For the second straight season the UW men’s basketball team exited the NCAA Tournament prematurely after losing to a lower-seeded team. But all that this team accomplished this season was not lost in the disappointed and depressed UW locker room at Ford Field in Detroit, Mich.
From game-winning shots, to bank shots, to Big Ten titles, here’s a look back on the winningest season in Wisconsin basketball history:
Questions from the start
The obvious question before the season was how the Badgers were going to replace departed seniors Alando Tucker, Kammron Taylor and Jason Chappell, who accounted for 52 percent of the team’s scoring the year before. The question no one was expecting to answer early in the year was: Will senior Michael Flowers play?
Flowers, UW’s top returning defender, took a mysterious leave of absence at the beginning of the season and there was no indication whether or not he would return to the team. But he returned just as mysteriously as he left, appearing at practice before the team’s season opener against IPFW. He came off the bench in UW’s first seven games before returning to the starting lineup permanently against Marquette on Dec. 8.
Hughes hot early
No one really knew who the team’s leading scorer would be entering this season, but sophomore Trevon Hughes tried to be the answer to that question in the season opener against IPFW Nov. 11, scoring 25 points on 9-of-17 shooting.
He followed that up with 21 points against Savannah State, 15 against Florida A&M and 18 against Colorado, and was named tournament MVP in the America’s Youth Classic hosted by UW in November.
Duked by the Blue Devils
Badger fans saw the first indication that Hughes was not going to be an instant star when Wisconsin traveled to Duke and suffered a 82-58 loss. The sophomore still managed 12 points but made only 4-of-13 shots and turned the ball over three times in 26 minutes of play.
It was a wake-up call for a team that cruised to a 5-0 start before the trip to Durham.
Shot of the year
After a setback at home to Marquette Dec. 8 and three more wins, UW traveled to Texas to finish off the non-conference schedule. The unranked Badgers were going up against the No. 9 Longhorns and, to make matters worse, they lost Hughes to an ankle injury the night before the game.
Little did they know that this Saturday matinée was going to be the defining game in a season no one was expecting. Trailing by three in the final minute, Marcus Landry hit a turnaround jumper on the baseline to cut the deficit to one. After A.J. Abrams made 1-of-2 free throws, Flowers came off a Brian Butch screen and hit a 3-pointer that jumpstarted an unlikely, record-breaking season.
Did he call it?
If Flowers jumpstarted the season, then Butch probably saved it—at least from a Big Ten title standpoint. Just days after falling to Purdue for the second time on the year, UW traveled to Indiana Feb. 13 needing a win badly to salvage its chances at a conference title.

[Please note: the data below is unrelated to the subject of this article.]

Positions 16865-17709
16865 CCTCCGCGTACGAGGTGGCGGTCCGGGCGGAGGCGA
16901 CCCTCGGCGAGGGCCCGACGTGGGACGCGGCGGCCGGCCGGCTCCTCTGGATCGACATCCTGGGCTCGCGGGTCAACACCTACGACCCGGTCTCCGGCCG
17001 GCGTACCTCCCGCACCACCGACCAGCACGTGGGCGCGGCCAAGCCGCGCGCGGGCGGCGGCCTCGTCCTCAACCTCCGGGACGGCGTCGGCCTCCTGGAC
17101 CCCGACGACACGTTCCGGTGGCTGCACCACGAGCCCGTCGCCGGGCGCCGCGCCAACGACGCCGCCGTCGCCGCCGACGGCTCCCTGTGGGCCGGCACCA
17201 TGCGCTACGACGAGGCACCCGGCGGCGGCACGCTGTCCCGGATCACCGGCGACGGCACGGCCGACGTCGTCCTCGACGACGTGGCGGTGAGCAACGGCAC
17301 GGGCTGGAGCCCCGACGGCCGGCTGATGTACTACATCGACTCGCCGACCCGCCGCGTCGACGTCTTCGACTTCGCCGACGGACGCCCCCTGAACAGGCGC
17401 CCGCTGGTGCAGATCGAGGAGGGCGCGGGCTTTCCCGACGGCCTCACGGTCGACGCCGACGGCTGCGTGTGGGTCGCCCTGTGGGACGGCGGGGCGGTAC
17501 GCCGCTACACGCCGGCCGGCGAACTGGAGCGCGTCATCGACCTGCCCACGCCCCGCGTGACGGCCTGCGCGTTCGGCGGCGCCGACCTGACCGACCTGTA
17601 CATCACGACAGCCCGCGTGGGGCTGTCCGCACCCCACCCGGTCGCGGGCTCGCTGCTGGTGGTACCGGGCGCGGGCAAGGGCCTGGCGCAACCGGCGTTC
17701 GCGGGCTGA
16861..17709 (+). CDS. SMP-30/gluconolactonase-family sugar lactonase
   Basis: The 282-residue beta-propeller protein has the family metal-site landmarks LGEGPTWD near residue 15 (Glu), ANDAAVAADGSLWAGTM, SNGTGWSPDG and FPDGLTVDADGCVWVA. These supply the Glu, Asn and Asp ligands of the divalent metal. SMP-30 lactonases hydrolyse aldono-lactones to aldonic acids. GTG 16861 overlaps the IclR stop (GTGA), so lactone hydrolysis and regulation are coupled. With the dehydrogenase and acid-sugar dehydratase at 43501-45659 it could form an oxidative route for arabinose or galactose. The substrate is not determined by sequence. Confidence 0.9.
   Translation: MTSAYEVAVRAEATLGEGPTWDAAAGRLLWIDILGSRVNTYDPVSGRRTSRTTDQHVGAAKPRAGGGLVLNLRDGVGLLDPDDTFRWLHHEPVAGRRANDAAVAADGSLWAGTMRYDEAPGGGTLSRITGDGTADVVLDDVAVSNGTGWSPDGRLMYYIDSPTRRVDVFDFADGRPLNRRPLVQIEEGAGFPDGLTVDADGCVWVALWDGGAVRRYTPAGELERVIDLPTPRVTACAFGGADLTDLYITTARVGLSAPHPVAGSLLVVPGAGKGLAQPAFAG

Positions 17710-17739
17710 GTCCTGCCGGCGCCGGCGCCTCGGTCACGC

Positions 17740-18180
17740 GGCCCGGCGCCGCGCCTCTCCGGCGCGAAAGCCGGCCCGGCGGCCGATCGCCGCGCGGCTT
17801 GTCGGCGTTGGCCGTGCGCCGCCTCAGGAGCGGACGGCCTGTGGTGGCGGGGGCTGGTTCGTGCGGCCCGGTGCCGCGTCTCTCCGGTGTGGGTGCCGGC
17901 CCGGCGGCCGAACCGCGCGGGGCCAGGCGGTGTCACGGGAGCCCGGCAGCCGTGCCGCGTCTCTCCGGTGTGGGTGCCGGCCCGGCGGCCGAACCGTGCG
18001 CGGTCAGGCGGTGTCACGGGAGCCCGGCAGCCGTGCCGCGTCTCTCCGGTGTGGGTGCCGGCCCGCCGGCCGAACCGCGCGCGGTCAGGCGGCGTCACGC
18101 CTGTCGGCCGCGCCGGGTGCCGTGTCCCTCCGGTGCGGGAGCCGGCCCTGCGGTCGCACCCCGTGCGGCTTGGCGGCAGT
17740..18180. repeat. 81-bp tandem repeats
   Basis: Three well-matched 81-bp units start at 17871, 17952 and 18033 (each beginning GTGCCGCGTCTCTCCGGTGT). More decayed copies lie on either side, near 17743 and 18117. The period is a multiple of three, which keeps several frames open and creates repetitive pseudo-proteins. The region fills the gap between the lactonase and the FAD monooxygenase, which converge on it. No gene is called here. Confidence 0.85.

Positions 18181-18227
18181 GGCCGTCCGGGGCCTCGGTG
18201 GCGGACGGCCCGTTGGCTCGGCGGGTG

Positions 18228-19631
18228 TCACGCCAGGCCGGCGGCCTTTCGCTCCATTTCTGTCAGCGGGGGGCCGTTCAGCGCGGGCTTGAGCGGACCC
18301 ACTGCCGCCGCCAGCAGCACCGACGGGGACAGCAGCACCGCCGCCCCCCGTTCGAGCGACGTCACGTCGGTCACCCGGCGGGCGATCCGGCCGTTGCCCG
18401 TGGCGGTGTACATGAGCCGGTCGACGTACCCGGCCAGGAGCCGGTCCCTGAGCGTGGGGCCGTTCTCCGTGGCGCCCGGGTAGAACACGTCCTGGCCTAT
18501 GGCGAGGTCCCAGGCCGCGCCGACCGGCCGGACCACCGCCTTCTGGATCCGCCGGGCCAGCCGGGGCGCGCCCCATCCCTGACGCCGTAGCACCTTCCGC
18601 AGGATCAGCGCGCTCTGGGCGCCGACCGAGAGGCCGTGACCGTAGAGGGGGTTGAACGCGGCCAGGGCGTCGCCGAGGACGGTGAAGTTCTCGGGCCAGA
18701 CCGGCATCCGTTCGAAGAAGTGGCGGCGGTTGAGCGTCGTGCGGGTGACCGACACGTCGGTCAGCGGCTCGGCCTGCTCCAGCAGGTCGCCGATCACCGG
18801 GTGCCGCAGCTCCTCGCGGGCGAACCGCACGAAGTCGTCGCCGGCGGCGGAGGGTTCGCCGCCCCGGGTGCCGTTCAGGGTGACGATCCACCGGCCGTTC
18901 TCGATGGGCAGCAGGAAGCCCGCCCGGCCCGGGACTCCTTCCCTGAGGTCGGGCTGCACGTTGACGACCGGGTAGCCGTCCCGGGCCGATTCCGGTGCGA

Down 66-65 with 12 seconds left, Butch found himself with the ball after UW inbounded it. He briefly looked to pass and then threw up a deep three from the left wing that kissed off the glass and fell in. When Jamarcus Ellis’ three at the buzzer fell short, the Badgers found themselves right back in the middle of the Big Ten race and Indiana found itself in the middle of a recruiting scandal that cost head coach Kelvin Sampson his job, and the Hoosiers its season. Butch might not have called “glass” but his shot sent two teams in two different directions.
Senior night and so much more
The Indiana win turned out to be the first of five in a row as Wisconsin played its last game of the season in the Kohl Center against Penn State on Senior Night Feb. 5. With Ohio State’s upset over Purdue the night before, the Badgers knew that a win over the Nittany Lions meant at least a share of the Big Ten title.
They showed absolutely no signs of jitters and crushed Penn State 77-41 as the students rushed the court to celebrate UW’s first conference title since 2003. All four seniors were hoisted on the shoulders of the mob and the Badgers made it an outright title just three days later, beating Northwestern 65-52 in Evanston, Ill.
An up-and-down finish
Wisconsin took its seven-game win streak to Indianapolis and made it a 10-game streak as it won the Big Ten Tournament. The weekend included a 12-point comeback against Michigan State in the semi-finals before topping Illinois in the championship.
Expecting to be rewarded with a No. 2 seed in the NCAA Tournament, Wisconsin was stuck with a No. 3 seed and knew that it would face either USC’s O.J. Mayo or Kansas State’s Michael Beasley in the second round. It turned out to be Beasley, but in one of the team’s best performances of the year, the Badgers dispatched the Wildcats easily with a 72-55 win.
With Davidson upsetting Georgetown a day later, it looked like UW’s road to the Final Four got a little bit easier, but in the most surprising loss of the season Davidson outscored Wisconsin 37-20 in the second half en-route to a 73-56 win. It was the first time the Badgers were outplayed that badly since the Duke loss in the November. The loss was disappointing but the reality is that the 2007-’08 Badgers won 31-games, a school record, a Big Ten title and a Big Ten Tournament title.